"Albany, March 21, 1890. "Gen. James C. Rogers-Dear Sir: Your favor of yesterday is at hand. I will have prepared, and send to Mr. Wellington, a copy of the proceedings thus far taken, as you request. Yours, truly, (Signed]
"George H. Thornton." The foregoing statement contains the substance of the material evidence in the case, upon the submission of which to the jury a verdict was rendered in favor of the plaintiff. The defendant moved for a new trial upon the ground, among others, that the verdict was contrary to the evidence, and his motion was denied. We think the motion was well founded, and that its denial was error. The plaintiff held the affirmative of the issue, and was bound to support it by a fair preponderance of the evidence, or fail of a recovery. To that purpose, his own testimony stood alone. It was uncorroborated by any evidence in the case, either direct or presumptive. He was interested in the result of the action, to the full extent of the recovery sought. He was fully contradicted, upon the question directly in issue, by the testimony of a disinterested witness, and by the well-nigh conclusive presumption to be drawn from his own letter to the defendant. It is not easily credible that he should have written that letter in answer to the letter of the defendant, the receipt of which he acknowledges, if he had already concluded a bargain with the defendant's counsel to furnish him copies of the minutes at a price agreed upon, and especially if, as he repeatedly testifies, he had already been engaged for nearly two months in furnishing the counsel with those copies, from day to day, of the
sessions of the committee. We understand the reluctance with which a judge at the circuit, who has once submitted a case to the jury, interferes to set aside the verdict, when it is rendered in response to such submission, but that sometimes it may be his duty to do so cannot be doubted, and this even in a case where his denial of a motion for a nonsuit was not error; for, as was said by Allen, J., in Colt v. Railroad Co., 49 N. Y. 671, the evidence may be sufficient in law to sustain a verdict, although so greatly against the apparent weight of evidence as to justify the granting of a new trial. See, also, Adsit v. Wilson, 7 How. Pr. 64, 66; Smith v. Insurance Co., 49 N. Y. 211; Mulligan v. Railroad Co., (Sup.) 11 N. Y. Supp. 452. It is manifest that the present is a strong case for setting aside the verdict. The contradiction of the plaintiff was not by the other party interested, but by a disinterested witness, and by the letter of the plaintiff himself. It is impossible to say that this verdict is supported by a fair preponderance of the evidence. The contrary is plainly the case, and the motion for a new trial should have been granted on that ground, if no other.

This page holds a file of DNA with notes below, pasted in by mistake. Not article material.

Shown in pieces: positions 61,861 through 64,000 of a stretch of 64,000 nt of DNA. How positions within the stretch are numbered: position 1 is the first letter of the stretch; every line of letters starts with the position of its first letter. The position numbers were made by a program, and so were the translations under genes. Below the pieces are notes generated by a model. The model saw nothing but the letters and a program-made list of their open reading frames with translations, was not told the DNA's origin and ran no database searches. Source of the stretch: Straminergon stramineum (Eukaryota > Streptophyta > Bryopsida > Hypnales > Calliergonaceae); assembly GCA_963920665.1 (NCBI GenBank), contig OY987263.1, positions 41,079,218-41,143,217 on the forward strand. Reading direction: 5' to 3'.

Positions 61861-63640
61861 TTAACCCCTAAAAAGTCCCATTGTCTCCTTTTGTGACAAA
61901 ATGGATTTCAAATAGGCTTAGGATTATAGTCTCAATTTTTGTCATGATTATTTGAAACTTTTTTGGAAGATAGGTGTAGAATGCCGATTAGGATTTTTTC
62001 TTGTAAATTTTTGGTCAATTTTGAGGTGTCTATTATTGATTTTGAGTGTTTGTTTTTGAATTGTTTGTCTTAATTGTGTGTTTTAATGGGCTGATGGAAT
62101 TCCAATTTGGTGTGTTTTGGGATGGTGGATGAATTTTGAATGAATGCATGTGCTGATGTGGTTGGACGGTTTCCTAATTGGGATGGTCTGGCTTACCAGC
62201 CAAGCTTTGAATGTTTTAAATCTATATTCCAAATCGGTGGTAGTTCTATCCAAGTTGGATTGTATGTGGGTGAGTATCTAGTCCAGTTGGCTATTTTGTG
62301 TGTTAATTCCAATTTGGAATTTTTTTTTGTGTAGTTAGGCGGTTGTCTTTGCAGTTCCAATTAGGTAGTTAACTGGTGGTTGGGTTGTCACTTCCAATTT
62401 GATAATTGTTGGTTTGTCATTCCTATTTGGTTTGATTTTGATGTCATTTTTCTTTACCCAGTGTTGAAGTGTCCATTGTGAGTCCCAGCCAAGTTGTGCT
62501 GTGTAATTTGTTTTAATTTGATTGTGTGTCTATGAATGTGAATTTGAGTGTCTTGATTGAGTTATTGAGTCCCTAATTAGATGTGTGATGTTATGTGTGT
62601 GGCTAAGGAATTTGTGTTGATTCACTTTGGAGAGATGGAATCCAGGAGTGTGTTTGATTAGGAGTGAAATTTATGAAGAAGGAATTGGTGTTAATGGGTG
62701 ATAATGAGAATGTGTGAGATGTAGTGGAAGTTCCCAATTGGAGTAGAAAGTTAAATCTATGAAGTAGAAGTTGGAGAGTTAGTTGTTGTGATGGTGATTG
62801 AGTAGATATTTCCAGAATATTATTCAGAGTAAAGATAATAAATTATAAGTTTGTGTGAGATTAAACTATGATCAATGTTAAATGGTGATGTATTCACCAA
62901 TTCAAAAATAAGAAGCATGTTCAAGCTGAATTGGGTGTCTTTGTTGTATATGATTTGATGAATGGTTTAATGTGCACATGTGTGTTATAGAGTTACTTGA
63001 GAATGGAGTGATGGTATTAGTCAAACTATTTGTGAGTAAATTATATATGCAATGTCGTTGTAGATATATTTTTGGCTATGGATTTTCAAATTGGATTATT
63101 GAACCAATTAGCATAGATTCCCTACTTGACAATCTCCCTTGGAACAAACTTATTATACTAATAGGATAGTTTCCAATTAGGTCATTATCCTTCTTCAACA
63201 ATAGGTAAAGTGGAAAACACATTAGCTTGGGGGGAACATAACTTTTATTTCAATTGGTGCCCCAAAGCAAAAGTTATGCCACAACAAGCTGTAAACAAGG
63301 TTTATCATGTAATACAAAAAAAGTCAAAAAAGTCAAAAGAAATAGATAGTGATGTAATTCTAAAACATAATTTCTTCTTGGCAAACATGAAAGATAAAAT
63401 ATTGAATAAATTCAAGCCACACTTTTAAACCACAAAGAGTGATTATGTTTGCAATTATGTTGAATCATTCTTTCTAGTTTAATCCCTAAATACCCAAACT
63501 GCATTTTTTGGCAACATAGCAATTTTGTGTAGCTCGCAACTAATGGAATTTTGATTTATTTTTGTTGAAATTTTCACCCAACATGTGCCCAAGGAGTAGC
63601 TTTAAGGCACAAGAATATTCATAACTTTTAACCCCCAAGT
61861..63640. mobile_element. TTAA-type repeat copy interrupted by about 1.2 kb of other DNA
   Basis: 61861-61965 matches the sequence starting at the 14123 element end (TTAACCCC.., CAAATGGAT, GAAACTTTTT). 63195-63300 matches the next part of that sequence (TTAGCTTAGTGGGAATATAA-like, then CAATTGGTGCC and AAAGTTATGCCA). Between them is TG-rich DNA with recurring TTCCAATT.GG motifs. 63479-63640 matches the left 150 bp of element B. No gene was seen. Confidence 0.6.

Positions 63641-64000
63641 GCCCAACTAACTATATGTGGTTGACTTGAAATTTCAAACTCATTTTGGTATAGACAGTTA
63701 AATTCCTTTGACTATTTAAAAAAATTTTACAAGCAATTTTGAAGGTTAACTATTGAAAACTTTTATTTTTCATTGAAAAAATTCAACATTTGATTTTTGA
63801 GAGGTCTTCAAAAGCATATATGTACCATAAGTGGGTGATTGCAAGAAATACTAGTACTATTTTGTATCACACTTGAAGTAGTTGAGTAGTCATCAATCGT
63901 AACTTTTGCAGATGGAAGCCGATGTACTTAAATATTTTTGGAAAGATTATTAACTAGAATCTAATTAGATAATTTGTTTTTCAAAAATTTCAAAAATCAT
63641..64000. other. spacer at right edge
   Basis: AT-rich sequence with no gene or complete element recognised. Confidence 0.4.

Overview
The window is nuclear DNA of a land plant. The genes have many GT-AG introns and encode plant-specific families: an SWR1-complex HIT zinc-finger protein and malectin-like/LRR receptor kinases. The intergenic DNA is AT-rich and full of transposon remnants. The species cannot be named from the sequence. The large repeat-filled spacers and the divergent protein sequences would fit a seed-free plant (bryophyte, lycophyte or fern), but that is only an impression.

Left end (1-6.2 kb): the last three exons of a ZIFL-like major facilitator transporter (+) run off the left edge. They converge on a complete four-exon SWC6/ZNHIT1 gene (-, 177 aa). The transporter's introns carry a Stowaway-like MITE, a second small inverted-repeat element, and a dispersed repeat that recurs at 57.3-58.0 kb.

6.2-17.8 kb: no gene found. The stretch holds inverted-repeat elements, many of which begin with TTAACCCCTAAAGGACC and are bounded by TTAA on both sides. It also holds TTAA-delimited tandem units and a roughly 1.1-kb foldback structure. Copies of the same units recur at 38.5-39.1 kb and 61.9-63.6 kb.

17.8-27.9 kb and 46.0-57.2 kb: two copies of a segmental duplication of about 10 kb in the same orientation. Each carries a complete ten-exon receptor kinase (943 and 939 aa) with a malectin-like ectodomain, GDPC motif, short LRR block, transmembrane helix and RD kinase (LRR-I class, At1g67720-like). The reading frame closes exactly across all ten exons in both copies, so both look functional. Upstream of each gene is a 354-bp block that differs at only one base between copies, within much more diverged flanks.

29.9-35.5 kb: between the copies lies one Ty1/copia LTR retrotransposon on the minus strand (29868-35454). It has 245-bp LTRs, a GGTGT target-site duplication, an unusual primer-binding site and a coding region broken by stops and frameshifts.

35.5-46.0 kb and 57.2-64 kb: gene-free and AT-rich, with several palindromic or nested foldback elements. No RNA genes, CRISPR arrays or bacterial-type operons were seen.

Judgment and order appealed from reversed, and a new trial granted, with costs to abide the event.
LEWIS, J., concurs.
HAIGHT, J., dissents.
(75 Hun, 255.)
NIES V. BROADHEAD et al.
(Supreme Court, General Term, Fifth Department January 18, 1894.) 1. EVIDENCE-PHOTOGRAPHS-VERIFICATION.
Photographs of a locality need not be proved by the photographer who took them to be accurate, but any eyewitness of the locality may verify their accuracy. Roosevelt Hospital v. New York El. R. Co., (Sup.) 21
N. Y. Supp. 205, followed. 2. TRIAL-STRIKING OUT UNRESPONSIVE TESTIMONY.
Striking out testimony on the ground that it is not responsive to the question is in the discretion of the trial court. Appeal from circuit court, Monroe county.
Action by Edward H. Nies against Calvin E. Broadhead and others. From a judgment entered on a verdict in favor of plaintiff, and from an order denying a motion for a new trial, made on the minutes of the court, defendants appeal. Affirmed.
Argued before DWIGHT, P. J., and LEWIS and HAIGHT, JJ.
DWIGHT, P. J. The action was for a bodily injury sustained by the plaintiff in being thrown from or in his buggy down a high bank by the side of a temporary road constructed by the defendants to avoid a deep cut by which they had intersected the highway in the construction of a railroad. The motion for a new trial purported. to be made "on all the grounds set forth in section 999 of the Code